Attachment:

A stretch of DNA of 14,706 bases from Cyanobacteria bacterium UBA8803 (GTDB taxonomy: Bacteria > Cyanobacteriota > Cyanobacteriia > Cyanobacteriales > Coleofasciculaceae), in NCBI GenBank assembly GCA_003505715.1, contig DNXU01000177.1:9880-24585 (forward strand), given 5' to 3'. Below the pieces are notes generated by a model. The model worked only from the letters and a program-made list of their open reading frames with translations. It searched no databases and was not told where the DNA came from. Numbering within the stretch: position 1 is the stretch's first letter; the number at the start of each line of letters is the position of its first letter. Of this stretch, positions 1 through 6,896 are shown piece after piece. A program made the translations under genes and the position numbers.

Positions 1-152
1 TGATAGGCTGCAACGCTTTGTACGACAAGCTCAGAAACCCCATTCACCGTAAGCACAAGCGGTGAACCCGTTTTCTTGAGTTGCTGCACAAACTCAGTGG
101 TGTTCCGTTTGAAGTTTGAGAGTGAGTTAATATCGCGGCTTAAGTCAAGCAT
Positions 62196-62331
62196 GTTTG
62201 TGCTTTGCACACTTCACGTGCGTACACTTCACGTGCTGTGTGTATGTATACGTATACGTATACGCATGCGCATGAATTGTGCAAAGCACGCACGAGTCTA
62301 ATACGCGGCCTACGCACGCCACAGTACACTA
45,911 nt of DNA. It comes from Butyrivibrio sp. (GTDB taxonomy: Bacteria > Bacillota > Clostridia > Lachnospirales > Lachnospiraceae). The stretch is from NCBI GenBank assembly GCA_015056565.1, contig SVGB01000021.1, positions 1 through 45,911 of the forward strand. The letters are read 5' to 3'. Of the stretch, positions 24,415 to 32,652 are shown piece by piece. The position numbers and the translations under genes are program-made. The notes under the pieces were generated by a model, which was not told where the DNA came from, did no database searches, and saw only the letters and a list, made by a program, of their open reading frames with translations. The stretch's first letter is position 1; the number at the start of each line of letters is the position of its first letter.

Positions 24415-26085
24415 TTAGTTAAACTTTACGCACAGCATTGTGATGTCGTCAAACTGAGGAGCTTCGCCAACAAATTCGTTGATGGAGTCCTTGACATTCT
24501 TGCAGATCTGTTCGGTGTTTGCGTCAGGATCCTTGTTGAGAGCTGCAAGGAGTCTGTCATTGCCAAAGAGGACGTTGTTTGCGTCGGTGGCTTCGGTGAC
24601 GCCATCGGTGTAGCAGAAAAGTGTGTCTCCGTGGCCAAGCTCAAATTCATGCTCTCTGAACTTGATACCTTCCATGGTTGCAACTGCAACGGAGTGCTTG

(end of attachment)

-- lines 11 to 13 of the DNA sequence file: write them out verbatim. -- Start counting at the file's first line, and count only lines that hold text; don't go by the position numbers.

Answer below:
24415 TTAGTTAAACTTTACGCACAGCATTGTGATGTCGTCAAACTGAGGAGCTTCGCCAACAAATTCGTTGATGGAGTCCTTGACATTCT
24501 TGCAGATCTGTTCGGTGTTTGCGTCAGGATCCTTGTTGAGAGCTGCAAGGAGTCTGTCATTGCCAAAGAGGACGTTGTTTGCGTCGGTGGCTTCGGTGAC
24601 GCCATCGGTGTAGCAGAAAAGTGTGTCTCCGTGGCCAAGCTCAAATTCATGCTCTCTGAACTTGATACCTTCCATGGTTGCAACTGCAACGGAGTGCTTG